Last updated: August 06. 2014 10:07PM - 466 Views
By - lmihm@civitasmedia.com



Amanda Wilson | The Lima NewsArmy Lt. Col. Carl Jansen takes time with locals and officials to answer questions in downtown Ottawa during the Blanchard River Tour on Wednesday evening.
Amanda Wilson | The Lima NewsArmy Lt. Col. Carl Jansen takes time with locals and officials to answer questions in downtown Ottawa during the Blanchard River Tour on Wednesday evening.
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OTTAWA — Officials will be considering switching the Blanchard River Watershed project from a federal one to a state project during the next several weeks.


Flooding along the Blanchard has long been a problem for local residents and businesses, with the 2007 flood alone causing $50 million in damages in Findlay and $20 million in damages in Ottawa.


With the U.S. Army Corp of Engineers Buffalo District heading up the project, its workers are still wrapped up in a study that is scheduled to be completed around March 2016. However, State Rep. Lynn Wachtmann, R-Napoleon, along with state Sen. Cliff Hite, R-Findlay, have continuously called for the project to be dealt with more swiftly and ultimately secured $8 million in state funds to get the work completed earlier.


“Its an opportunity that we have to get this done much quicker,” Ottawa Mayor Dean Meyer said.


Meyer said that studies have shown that much of the problem occurs around the I-9 bridge where it intersects with the Blanchard River because of a dam.


The village of Ottawa, along with the city of Findlay and Hancock County, have been involved with the study since 2007. Ohio 5th District U.S. Rep. Bob Latta invited Buffalo District Commander Lt. Col. Karl Jansen to tour the site for about three hours Wednesday in what he said was “to build upon previous efforts to ensure progress on the Blanchard River Flood Risk Management Project.”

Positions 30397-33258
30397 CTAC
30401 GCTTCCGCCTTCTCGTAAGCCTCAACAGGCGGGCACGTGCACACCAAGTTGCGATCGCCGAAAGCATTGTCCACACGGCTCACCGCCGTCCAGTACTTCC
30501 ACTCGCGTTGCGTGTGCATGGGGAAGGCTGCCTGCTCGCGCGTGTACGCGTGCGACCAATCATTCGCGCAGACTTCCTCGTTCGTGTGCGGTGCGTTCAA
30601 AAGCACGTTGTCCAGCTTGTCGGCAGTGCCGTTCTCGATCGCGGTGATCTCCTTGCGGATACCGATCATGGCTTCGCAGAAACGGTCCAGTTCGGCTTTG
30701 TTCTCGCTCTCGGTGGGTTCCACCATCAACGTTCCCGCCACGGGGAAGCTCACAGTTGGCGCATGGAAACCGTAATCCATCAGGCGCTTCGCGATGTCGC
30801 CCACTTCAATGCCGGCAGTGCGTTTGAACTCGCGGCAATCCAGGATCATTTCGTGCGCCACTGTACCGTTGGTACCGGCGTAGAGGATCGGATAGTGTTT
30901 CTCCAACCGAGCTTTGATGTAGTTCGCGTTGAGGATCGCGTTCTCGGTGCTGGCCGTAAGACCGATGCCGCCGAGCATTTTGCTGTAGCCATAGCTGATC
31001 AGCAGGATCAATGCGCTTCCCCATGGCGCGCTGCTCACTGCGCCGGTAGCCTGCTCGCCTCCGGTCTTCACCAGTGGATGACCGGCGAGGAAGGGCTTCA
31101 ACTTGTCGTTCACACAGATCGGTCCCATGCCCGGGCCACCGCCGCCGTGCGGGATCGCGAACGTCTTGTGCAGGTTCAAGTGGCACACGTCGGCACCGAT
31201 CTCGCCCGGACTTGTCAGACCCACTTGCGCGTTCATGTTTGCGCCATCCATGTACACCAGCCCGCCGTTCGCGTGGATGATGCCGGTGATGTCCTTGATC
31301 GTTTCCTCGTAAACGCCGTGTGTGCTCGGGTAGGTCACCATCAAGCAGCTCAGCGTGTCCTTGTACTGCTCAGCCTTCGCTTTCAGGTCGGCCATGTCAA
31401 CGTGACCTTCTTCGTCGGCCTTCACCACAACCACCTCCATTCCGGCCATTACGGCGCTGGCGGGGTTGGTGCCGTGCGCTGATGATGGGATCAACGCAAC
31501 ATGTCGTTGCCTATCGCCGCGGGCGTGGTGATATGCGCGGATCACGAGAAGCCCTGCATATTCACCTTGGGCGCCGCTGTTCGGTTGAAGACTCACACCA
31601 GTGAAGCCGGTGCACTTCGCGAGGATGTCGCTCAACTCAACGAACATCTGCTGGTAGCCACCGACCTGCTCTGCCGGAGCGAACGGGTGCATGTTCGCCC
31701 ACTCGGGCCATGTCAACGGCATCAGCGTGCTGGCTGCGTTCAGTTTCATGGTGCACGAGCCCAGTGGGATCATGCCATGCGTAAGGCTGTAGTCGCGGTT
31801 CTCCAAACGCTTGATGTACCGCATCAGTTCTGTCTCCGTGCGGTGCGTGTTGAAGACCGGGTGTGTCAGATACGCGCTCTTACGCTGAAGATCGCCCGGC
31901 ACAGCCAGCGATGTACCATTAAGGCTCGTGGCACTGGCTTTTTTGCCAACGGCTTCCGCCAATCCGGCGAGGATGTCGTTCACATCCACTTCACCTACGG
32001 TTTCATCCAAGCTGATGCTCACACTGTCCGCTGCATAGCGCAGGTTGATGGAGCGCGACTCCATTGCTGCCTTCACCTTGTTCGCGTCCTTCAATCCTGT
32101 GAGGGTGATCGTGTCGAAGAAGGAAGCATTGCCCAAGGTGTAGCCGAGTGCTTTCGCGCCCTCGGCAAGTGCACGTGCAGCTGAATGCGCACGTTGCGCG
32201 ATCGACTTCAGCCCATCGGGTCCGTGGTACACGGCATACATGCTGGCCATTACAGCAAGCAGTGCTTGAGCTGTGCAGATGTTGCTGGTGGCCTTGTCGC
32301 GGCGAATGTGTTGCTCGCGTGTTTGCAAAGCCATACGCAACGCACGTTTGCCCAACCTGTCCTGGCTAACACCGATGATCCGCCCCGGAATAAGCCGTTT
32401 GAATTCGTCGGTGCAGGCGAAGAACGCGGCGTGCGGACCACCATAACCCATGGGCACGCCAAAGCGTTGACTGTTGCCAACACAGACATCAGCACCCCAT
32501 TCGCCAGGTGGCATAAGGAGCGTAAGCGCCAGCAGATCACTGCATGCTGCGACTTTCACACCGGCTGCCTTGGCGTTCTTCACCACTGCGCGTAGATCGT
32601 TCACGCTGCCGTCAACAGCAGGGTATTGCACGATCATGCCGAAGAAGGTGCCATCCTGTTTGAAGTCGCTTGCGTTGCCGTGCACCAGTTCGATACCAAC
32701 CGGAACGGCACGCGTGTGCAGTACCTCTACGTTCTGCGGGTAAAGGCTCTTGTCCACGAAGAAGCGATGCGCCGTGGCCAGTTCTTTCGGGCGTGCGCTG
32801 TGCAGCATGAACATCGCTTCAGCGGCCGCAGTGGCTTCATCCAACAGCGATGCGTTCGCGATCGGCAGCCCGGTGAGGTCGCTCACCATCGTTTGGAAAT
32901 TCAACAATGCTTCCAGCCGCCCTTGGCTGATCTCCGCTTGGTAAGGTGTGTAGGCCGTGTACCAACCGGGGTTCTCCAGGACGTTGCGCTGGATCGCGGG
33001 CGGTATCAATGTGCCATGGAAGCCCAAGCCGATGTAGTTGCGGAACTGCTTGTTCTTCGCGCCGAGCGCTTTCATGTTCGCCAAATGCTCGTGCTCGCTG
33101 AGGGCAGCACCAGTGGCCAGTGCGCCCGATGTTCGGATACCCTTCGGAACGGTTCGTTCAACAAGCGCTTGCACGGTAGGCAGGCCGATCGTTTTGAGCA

Jansen said the project has been listed as the top priority project for the Buffalo district. However, he added that exhaustive studies must be completed to make sure the project is done correctly. He said all information and work would not be lost if officials tried to go a different route and use state or other funds to finish the project.


“If they would break from it being a federally funded project, we would issue them a closure report,” Jansen said. “We would hand over all the information we had gathered and help them through for a smooth transition.”


Meyer did not have a timeline for when local officials would make a decision to switch over to a state funded project, but he did say it could be “fairly soon.”


The Blanchard River Watershed includes Putnam, Hancock, Seneca, Hardin and Wyandot counties, encompassing about 771 square miles.


Latta said he felt it was important to have the Army Corp of Engineers come and get a closer look at the project.


“You can look at pictures, but it is important to get an up close look,” Latta said. “In this region, we can’t afford more occurrences like 2007, 2011, 2013. It cuts communities in half and it causes problems with values of property. There is a real human factor here. This has been a top priority project for me ever since I was elected.”


If the project is switched to state funding, the Maumee Conservancy District would assume control of the work, which includes the building of a diversion channel at the I-9 bridge.


While the modification of the I-9 bridge is estimated at $1 million to $2 million, other alternative plans proposed, such as adding nonstructural measures, offline storage and channel diversion, all in addition to the modifications, could add $78 million, $16 million and $8 million to estimated costs, respectively. However, all projects are being considered closely to get “the most bang for the buck,” according to Meyer.


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